Thank Heaven for seed and feeds!

Onions are in, onions are in!  And not a moment too soon – yahoo! 

This is big excitement for me, cause I have tried to sprout my sweet onion seeds – repeatedly — but to no avail.  Zip.  Nada.  Nothing.  The nice fellow at my local feed and seed said, “Might be too early.”  I nodded, declining to inform him that my seed plant date data sheet clearly states I could start “trying” in August. 

But okay.  I’ll go with it.  A simple case of “operator error.”  It isn’t the first time for me and won’t be the last, of this I can be sure, but perhaps the true culprit was distance.  They were too far from my sight – as in, the garden – and were allowed to get too dry.  Listing says, these isty bitsy guys need consistent moisture.  Alrighty, then —  on to plan B!

So I started the next batch on my back patio, you know, so I could see them, and remember to water them — much like I do with my fragile broccoli sprouts.  But nope, this didn’t work either (temperamental little things).  So not only can I NOT claim an advance toward my goal of self-sustainability — this failure is ruining coveted visions of giving my sprouts that “hair trim” so cutely illustrated in the book! 

Whatever.  Some times, you just have to let go. 

September was blowing in and I was still onion-less, so I trotted down to my local seed store.  Now mind you, my local seed store is a Godsend.   They patiently answer all my questions – my very basic questions – most probably thinking:  Should you be gardening?  But ever the professionals, they never let on, though it does remind me of my school days.  I was that kid up front asking so many questions, my fellow students would snicker, dunce.  While I never actually heard them utter the word, I know they were thinking it.  Want to ask who got an A on the test come Friday?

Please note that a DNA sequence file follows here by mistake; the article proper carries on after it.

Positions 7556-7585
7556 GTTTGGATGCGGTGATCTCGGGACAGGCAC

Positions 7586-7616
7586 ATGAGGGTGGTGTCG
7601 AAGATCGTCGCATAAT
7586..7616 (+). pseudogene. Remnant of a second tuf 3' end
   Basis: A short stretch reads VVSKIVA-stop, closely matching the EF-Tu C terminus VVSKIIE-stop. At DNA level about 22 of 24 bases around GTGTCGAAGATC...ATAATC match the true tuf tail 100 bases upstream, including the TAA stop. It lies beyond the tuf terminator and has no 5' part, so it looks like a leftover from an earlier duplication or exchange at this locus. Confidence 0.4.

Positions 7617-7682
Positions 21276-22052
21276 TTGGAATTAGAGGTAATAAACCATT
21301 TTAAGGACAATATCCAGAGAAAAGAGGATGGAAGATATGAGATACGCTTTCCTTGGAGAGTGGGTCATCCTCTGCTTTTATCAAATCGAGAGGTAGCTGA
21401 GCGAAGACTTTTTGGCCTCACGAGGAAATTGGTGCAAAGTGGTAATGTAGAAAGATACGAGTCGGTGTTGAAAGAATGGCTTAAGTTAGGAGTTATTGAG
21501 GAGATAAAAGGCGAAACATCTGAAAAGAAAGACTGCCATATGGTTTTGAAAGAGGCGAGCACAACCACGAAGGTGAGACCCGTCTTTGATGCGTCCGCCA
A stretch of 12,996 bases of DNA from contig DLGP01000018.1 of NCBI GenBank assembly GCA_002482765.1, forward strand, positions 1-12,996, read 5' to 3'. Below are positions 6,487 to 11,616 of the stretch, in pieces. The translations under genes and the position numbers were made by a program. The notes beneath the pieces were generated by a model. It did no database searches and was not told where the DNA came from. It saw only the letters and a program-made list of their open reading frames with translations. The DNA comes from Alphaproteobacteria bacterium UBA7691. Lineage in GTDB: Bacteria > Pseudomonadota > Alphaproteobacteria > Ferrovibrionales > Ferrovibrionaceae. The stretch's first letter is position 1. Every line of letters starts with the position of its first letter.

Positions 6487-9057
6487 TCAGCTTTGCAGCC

You guessed it (me, for the slow kids in the back).   And that’s the point.  If you keep at it, you will succeed – with the help of your local seed and feed store.   It’s an invaluable resource, not to mention a great place to buy your hay, compost, organic fertilizers and the like.  For those high on excitement but short on time, many stores offer ready to go veggie plants making it super EASY to get your garden growing! transplants

But pssssst…  Don’t let on you’re interested in sustainable gardening and seed preservation procedures —  kinda puts a damper on their seed sales, if you know what I mean.   And trust me, you don’t want them to set out the unwelcome mat for you cause you’re gonna need them when those seeds you’ve been drying get mistaken for crumbs, or knocked off the counter by an overzealous Labrador.  Sometimes, you drop them on your way out to the garden.   Get the picture? 

Visit your seed store early and often and you’ll enjoy a row of sprouts like these beauties – though they do resemble a bad hair transplant a bit, don’t they?

Got Pumpkins?

Make pumpkin pie!  And yes, I’m talking about those pumpkins from your front porch step.  In our effort to become less “environmentally wasteful,” the kids and I carved out our pumpkins, tossed the stringy mess into the compost pile, saved the seeds for roasting and/or next year’s crop and commenced to cookin!  We found this great recipe online from and it worked like a charm.  And it’s a heck of a lot easier than I would have imagined!

pumpkin pies